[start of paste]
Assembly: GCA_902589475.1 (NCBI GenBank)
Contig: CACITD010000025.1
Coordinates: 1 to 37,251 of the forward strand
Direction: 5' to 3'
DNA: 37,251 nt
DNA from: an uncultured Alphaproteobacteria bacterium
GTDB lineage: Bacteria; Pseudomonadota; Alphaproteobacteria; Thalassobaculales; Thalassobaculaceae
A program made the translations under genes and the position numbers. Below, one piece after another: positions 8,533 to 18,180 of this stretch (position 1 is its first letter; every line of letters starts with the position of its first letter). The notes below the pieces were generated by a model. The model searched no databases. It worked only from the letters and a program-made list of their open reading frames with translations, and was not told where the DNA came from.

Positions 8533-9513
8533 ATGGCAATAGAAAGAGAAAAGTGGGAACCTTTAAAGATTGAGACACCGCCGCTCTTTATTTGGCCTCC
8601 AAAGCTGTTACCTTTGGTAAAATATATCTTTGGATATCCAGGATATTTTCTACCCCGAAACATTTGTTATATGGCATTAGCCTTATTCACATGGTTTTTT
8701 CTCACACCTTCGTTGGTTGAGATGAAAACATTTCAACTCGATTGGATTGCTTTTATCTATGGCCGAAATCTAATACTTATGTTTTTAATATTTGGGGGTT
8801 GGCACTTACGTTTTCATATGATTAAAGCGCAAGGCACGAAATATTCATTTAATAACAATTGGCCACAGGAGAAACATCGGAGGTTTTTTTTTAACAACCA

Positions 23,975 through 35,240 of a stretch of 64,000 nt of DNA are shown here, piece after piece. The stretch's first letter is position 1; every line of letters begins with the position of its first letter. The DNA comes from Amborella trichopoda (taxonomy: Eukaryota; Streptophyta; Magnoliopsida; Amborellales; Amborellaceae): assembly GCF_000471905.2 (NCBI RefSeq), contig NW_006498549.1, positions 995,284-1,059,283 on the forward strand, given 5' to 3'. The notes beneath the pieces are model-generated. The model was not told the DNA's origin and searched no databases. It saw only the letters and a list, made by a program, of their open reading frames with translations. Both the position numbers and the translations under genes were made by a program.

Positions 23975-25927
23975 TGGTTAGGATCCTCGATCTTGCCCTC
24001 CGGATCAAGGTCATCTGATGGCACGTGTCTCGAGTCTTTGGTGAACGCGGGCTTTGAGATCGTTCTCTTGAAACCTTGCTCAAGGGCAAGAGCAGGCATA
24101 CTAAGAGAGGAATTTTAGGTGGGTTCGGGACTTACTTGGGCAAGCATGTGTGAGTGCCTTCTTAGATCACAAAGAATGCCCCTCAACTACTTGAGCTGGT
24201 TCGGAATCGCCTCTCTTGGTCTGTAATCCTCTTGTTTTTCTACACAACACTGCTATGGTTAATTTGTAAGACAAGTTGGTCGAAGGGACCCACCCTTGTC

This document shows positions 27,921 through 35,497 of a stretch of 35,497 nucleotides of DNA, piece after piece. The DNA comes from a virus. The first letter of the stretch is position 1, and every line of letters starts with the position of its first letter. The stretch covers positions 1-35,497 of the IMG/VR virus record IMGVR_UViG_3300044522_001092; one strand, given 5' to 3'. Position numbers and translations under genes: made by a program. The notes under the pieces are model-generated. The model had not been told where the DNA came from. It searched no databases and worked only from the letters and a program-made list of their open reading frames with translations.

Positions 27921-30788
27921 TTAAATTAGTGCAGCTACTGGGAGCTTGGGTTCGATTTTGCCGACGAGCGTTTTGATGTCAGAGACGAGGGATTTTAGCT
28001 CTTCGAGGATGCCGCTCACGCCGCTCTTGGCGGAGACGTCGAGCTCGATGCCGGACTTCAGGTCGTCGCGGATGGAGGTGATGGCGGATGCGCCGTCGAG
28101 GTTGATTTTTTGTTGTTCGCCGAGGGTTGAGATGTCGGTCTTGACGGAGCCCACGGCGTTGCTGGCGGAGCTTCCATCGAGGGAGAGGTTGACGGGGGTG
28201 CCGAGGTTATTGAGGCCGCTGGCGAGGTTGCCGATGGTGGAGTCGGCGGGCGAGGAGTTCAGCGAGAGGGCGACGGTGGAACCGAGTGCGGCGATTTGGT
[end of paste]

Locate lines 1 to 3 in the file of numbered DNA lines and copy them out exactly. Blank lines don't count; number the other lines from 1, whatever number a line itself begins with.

Assembly: GCA_902589475.1 (NCBI GenBank)
Contig: CACITD010000025.1
Coordinates: 1 to 37,251 of the forward strand